Laetitia Ky makes sculptures out of hair, although I’m not sure the word “sculpture” accurately conveys just how dynamic her art is. Her pieces are moments, scenes, statements, emotions, rendered in black afro textured hair. Ky is central to the art. Her sculptures can’t be displayed on a wall or a table. They can’t be bought or taken on tour. Every piece is on her head, extending high up into the space above and around her, a growth of coils and curls that she twists into shapes that seem unfathomable.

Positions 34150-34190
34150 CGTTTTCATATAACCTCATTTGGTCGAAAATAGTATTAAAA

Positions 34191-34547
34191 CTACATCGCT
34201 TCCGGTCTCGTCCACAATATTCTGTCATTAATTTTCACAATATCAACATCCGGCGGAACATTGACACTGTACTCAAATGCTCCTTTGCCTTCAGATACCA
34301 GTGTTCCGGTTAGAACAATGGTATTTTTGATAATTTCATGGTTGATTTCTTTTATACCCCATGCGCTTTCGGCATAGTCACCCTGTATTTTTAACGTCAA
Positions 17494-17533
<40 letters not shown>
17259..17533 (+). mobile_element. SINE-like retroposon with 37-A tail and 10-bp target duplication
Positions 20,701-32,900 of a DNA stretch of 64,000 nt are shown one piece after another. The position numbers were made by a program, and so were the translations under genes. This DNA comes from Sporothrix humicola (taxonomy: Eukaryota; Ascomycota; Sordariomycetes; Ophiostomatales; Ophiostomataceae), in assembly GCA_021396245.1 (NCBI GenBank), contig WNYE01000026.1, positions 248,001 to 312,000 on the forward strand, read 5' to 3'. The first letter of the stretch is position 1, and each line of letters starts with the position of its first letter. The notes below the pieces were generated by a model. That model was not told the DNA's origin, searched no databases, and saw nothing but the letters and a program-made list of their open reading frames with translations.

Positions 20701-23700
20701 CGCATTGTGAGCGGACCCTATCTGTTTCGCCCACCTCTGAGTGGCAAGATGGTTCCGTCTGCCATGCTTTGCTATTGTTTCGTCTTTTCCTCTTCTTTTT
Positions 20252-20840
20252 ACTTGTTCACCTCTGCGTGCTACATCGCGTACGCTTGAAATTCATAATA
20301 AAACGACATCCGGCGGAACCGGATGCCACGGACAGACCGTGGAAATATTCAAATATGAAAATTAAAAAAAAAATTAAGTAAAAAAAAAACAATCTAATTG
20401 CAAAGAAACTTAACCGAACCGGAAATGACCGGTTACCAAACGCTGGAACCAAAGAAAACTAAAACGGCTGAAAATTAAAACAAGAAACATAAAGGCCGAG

There are no gimmicks, technological cheats or shortcuts. Ivory Coast-born Ky, 25, doesn’t even create the sculpture on a flat surface or stand and then attach them to her head. She links hair extensions directly to her own natural fro and then, using a mirror, proceeds to mould both into shapes. If what she wants to build is particularly complicated, she uses wires and glue. This is even more remarkable considering the fact that her pieces range from the bucolic, to the domestic and the political. There are sculptures of household chores, where Ky’s hair extends into a vacuum cleaner she then grips to clean with; others where Ky is the body of an alligator, crawling out of a swamp, her hair the alligator’s head. There are more shocking ones, where Ky’s hair is a womb – on each side, instead of ovaries, there are two middle fingers – or a vagina with period blood pouring from it.